The “messenger” sat in the chair slumped over, breathing heavily, exhausted. Though his face was obscured, the way he was dressed reminded one of the Roman god Mercury, the deity of messengers.
“Do you know how hard it was to get through to you?” the man said between heaving gasps of air.
I shrugged. I didn’t. I had no idea and couldn’t even begin to guess.
“I did it, though. I did it. I got through,” the messenger said, proudly. He never said what the message was.
Sleep research reports the average sleeper dreams five to eight times per night. They know this because each time someone dreams, brainwaves spike in their EEG.
Most dream journalers wake up a time or two during the night. The journaler might get a few quick notes on one to three dreams. Not all dreams are recorded.
Even with the Dream Recovery System how many dreams will you miss? There’s no way to be sure. If you don’t go to sleep with an EEG machine attached to your head, you’re not going to know the number of dreams you’ve had. Most sleepers aren’t going to wake up after each dream. If they did, the interrupted sleep would be a problem.
Unless you wake up regularly during the night, you’re usually only going to catch that very last dream, or maybe one that happened in the middle of the night if you wake up with a start.
No wonder my subconscious chose to show the image of the messenger to me. It’s well aware that most of what it’s showing isn’t getting through to my conscious mind. That shows awareness of the process.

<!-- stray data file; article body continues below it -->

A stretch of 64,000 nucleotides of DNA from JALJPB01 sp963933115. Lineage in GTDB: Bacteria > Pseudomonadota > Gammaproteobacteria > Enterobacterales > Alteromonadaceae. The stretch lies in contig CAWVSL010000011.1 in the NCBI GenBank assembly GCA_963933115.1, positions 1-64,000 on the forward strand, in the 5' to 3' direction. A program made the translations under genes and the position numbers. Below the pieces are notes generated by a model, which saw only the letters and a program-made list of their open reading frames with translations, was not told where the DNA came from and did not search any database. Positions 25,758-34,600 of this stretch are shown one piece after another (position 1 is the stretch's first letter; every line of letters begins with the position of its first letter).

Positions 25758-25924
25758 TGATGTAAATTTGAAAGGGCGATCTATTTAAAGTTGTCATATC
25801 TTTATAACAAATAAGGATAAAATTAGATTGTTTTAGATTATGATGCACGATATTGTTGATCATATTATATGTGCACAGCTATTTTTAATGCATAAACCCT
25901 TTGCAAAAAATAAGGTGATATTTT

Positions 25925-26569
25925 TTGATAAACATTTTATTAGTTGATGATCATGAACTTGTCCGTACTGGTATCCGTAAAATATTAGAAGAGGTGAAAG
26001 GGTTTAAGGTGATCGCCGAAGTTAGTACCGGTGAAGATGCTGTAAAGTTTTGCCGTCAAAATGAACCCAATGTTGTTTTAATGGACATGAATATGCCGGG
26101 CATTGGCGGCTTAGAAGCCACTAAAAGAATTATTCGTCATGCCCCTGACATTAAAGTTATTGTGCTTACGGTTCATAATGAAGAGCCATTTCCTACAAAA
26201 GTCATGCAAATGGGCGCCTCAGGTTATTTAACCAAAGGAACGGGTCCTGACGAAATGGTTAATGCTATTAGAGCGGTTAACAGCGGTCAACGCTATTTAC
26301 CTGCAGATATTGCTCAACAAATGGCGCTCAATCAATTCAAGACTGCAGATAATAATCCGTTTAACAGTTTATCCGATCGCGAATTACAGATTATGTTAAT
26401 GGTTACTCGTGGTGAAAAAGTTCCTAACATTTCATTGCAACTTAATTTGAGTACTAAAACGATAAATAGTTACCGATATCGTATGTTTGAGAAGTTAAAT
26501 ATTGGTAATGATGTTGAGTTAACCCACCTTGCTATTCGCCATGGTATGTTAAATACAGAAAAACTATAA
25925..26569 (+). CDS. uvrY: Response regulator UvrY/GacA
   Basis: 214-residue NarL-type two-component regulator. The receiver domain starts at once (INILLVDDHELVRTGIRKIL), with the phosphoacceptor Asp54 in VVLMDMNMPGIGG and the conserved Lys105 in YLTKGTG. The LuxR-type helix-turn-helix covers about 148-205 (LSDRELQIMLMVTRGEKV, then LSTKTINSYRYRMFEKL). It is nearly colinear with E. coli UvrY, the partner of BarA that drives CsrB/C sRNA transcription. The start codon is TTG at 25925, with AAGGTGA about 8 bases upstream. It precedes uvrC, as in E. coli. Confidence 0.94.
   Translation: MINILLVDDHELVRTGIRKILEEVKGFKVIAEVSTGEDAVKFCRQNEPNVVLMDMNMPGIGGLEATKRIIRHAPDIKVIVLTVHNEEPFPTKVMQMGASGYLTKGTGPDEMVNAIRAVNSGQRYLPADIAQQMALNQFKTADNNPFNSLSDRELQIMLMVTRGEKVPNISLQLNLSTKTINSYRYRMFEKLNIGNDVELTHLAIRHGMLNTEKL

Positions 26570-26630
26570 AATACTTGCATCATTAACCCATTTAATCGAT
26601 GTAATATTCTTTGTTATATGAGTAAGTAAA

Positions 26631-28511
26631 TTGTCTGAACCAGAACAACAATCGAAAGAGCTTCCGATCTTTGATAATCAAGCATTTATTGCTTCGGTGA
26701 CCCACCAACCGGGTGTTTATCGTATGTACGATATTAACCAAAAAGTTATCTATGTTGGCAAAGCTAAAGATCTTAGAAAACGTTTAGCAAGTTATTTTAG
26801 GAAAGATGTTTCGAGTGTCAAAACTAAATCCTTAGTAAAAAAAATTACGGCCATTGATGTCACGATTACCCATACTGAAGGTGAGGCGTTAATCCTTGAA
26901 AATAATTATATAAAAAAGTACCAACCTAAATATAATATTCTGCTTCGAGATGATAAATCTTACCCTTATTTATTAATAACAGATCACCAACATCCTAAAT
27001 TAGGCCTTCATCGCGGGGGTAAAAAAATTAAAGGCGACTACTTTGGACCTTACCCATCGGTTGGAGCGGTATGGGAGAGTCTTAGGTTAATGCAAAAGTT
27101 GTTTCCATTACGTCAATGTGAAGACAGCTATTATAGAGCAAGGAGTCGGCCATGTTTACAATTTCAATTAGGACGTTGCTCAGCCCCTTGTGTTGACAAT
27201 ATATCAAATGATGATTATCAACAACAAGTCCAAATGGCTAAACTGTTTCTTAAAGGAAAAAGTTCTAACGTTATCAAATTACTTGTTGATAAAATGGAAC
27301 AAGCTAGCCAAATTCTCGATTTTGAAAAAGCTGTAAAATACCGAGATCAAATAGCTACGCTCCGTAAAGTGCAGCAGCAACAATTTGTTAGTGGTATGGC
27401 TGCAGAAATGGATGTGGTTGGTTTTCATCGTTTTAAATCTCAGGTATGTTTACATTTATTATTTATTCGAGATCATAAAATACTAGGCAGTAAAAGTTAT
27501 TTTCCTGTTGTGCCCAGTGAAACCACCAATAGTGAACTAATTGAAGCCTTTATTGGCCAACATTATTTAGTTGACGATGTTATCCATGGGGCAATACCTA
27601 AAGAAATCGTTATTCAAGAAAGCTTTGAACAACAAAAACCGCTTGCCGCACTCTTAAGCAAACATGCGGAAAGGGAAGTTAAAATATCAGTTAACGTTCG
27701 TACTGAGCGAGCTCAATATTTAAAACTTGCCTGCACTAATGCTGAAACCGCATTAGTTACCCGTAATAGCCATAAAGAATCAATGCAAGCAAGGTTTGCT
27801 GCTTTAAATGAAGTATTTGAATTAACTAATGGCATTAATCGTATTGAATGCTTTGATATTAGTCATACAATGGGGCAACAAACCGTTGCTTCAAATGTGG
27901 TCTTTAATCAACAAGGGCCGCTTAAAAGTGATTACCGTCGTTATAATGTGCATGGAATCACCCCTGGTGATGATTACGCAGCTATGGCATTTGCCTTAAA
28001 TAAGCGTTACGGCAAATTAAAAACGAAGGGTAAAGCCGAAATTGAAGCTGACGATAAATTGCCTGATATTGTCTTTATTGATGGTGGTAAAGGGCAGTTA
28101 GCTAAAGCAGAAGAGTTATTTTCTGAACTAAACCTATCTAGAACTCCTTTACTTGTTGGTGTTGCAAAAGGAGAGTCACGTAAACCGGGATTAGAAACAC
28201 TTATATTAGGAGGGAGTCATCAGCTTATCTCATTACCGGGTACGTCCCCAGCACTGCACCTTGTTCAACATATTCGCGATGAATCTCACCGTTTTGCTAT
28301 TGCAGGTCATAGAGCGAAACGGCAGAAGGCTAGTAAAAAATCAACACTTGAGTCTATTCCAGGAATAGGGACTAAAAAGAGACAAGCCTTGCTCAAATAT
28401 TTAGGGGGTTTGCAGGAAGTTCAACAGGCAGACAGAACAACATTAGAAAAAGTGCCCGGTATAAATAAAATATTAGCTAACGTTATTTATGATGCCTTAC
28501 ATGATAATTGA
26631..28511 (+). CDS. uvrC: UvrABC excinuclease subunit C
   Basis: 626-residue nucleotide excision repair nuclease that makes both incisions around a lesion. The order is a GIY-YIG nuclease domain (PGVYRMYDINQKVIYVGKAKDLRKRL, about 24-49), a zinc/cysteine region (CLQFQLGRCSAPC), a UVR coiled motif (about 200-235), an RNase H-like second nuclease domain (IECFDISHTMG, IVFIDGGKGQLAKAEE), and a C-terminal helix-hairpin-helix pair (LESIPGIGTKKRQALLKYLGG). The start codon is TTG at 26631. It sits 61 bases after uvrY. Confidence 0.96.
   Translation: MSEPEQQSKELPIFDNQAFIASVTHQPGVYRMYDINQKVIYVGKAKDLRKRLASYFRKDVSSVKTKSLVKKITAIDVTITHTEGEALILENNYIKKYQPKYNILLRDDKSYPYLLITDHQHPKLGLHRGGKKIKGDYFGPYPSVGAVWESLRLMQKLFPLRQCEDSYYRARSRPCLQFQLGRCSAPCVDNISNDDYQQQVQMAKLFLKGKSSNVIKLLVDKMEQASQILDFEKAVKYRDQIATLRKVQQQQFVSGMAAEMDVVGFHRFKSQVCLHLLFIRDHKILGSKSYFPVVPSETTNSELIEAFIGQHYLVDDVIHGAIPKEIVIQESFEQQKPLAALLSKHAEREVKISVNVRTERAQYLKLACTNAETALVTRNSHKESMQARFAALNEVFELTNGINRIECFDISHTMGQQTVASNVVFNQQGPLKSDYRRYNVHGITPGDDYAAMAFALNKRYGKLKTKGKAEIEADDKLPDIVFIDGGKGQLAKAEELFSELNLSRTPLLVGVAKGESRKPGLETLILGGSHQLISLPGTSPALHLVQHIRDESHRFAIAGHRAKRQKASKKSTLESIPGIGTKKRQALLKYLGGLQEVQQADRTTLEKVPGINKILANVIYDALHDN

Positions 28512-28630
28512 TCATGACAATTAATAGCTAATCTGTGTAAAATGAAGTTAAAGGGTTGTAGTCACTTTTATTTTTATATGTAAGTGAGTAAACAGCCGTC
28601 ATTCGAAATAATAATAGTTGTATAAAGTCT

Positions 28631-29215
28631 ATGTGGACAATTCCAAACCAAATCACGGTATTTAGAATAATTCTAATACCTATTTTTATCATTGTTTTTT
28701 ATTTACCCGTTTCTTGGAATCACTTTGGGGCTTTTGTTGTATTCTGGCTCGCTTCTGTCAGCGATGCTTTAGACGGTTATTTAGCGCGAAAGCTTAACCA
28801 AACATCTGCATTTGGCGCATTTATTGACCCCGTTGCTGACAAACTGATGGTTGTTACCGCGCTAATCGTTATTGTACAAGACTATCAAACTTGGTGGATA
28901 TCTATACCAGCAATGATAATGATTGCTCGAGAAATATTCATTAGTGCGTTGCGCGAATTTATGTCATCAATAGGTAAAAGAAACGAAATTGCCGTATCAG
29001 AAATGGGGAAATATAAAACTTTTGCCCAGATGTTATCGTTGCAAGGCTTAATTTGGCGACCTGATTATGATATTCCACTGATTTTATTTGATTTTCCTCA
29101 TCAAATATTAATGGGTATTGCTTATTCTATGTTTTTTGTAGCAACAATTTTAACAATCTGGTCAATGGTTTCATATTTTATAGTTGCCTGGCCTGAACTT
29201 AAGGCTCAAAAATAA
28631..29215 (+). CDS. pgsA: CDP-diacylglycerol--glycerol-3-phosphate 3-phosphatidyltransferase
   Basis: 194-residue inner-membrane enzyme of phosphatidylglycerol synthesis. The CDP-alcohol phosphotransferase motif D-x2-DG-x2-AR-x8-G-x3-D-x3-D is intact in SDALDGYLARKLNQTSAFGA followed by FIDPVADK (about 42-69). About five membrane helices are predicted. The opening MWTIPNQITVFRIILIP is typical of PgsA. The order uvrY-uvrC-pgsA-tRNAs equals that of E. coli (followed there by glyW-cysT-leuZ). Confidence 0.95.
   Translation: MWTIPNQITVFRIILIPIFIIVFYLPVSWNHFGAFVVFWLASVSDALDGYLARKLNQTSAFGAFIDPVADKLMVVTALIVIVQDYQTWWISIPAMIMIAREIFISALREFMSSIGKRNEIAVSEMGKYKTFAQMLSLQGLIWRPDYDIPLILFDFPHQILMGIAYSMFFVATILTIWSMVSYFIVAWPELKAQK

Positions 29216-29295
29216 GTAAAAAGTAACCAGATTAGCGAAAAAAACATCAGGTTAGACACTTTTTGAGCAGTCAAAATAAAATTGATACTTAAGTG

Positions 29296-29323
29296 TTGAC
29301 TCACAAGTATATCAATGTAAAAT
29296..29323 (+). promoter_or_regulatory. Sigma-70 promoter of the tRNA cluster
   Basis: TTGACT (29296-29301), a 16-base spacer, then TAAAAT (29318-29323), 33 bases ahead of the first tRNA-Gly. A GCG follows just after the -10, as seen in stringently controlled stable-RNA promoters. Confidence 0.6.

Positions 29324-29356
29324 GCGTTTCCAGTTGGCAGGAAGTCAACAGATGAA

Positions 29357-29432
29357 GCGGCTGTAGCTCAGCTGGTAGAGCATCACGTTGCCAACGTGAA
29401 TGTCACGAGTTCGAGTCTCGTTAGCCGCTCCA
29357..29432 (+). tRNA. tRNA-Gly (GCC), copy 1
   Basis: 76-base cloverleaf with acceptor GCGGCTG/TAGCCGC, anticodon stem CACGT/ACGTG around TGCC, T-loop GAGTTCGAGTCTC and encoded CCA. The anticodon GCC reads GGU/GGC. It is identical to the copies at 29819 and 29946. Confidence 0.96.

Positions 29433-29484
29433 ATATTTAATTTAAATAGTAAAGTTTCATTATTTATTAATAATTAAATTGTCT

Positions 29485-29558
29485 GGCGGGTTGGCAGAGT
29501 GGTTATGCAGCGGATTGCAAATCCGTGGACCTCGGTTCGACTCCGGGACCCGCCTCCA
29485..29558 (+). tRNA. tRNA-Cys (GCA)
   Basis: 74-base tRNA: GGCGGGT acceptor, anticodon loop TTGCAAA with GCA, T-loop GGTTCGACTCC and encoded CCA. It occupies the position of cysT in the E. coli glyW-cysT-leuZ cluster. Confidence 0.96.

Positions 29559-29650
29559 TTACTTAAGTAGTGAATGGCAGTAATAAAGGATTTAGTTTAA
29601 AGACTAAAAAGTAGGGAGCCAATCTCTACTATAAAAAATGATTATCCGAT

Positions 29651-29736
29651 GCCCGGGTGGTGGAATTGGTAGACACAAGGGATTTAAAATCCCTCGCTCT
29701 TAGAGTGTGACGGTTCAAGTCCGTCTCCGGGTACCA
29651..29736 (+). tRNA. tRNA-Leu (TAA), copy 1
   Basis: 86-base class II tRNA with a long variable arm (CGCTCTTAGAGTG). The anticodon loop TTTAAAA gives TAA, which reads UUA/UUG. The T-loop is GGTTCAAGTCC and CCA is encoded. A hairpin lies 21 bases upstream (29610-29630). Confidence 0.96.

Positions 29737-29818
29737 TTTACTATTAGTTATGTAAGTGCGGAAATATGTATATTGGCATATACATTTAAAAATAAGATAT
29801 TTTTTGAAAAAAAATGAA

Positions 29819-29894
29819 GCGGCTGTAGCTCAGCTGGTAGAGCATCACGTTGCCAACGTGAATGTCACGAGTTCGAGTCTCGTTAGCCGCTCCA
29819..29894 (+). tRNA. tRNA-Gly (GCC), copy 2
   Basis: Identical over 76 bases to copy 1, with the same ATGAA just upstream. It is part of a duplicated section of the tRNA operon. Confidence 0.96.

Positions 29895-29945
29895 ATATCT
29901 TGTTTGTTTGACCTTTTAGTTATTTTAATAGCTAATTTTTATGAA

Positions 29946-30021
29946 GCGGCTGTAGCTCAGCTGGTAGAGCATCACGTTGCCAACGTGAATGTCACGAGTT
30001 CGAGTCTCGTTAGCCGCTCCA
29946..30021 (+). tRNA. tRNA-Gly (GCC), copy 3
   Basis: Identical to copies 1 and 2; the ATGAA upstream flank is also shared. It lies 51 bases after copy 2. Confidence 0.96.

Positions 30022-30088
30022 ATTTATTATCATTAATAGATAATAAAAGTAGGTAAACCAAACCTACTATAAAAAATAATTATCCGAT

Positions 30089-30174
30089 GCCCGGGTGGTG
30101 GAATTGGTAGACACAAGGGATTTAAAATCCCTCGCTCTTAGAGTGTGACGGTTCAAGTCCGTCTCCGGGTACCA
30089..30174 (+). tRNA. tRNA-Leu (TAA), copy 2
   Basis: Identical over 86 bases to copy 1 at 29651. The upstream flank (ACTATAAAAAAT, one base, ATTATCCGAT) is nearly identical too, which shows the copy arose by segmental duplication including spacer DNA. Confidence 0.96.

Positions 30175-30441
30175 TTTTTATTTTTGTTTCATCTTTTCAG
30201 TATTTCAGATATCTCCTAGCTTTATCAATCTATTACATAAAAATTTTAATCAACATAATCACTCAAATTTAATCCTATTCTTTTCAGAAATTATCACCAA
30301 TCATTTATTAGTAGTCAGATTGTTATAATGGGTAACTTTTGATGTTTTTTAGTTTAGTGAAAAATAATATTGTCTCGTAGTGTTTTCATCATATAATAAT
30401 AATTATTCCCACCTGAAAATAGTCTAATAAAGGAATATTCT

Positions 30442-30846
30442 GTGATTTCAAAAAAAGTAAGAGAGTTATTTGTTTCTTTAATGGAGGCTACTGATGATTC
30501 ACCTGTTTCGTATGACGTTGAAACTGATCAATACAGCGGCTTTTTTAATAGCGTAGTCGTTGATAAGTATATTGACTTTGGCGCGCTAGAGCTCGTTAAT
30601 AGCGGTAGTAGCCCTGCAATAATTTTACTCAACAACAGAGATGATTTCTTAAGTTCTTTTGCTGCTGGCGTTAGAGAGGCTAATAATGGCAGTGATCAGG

Twenty percent is better than nothing.
Is this a problem if you’re trying to maximize the number of dreams you’re trying to recall?
As the image with the messenger shows, the subconscious is aware of what you’re trying to do. Dream journaling is giving it a platform with which its musings and observations a chance to be heard.
The subconscious is you. It’s not something separate. It knows.
If it wants to make sure the conscious mind knows or realizes something, it’s going to wake you up or it’s going to save it for the last dream in the cycle.
Another strategy it might use is to emphasize a concept heavily, so heavily that you’re not very likely to miss it.
It’s as aware of what you’re doing as your conscious mind.
There’s absolutely nothing magic or separate about the subconscious. It’s you.
Are you missing something by not recovering all of those dreams?
It’s hard to tell if you don’t know what they are.
You could try to tell yourself to wake up after the conclusion of each dream. You could be successful more times than not, especially if you’re highly motivated.
However, you’re doing more than recovering dreams when you’re sleeping. Your body is repairing itself and building memories. Waking up repeatedly during the night isn’t desirable for those jobs.
Let your body do its thing. Let your conscious and subconscious do their things. It’s all important.
Trust your subconscious to show you the most important dreams for recovery.
If your sleep gets interrupted and you forget most of your dream, write down what you do remember.
Your time is best spent focusing on the fundamentals of dream recovery: keeping your dream journal handy; writing a few notes in it when you have a dream no matter what; wearing the band on the opposite wrist from the one you usually wear a watch.
Your subconscious usually has the ability to wake you up if it needs to. It could send you a dream about falling, backing a car up into a wall or something else. You don’t need to worry about missing something.
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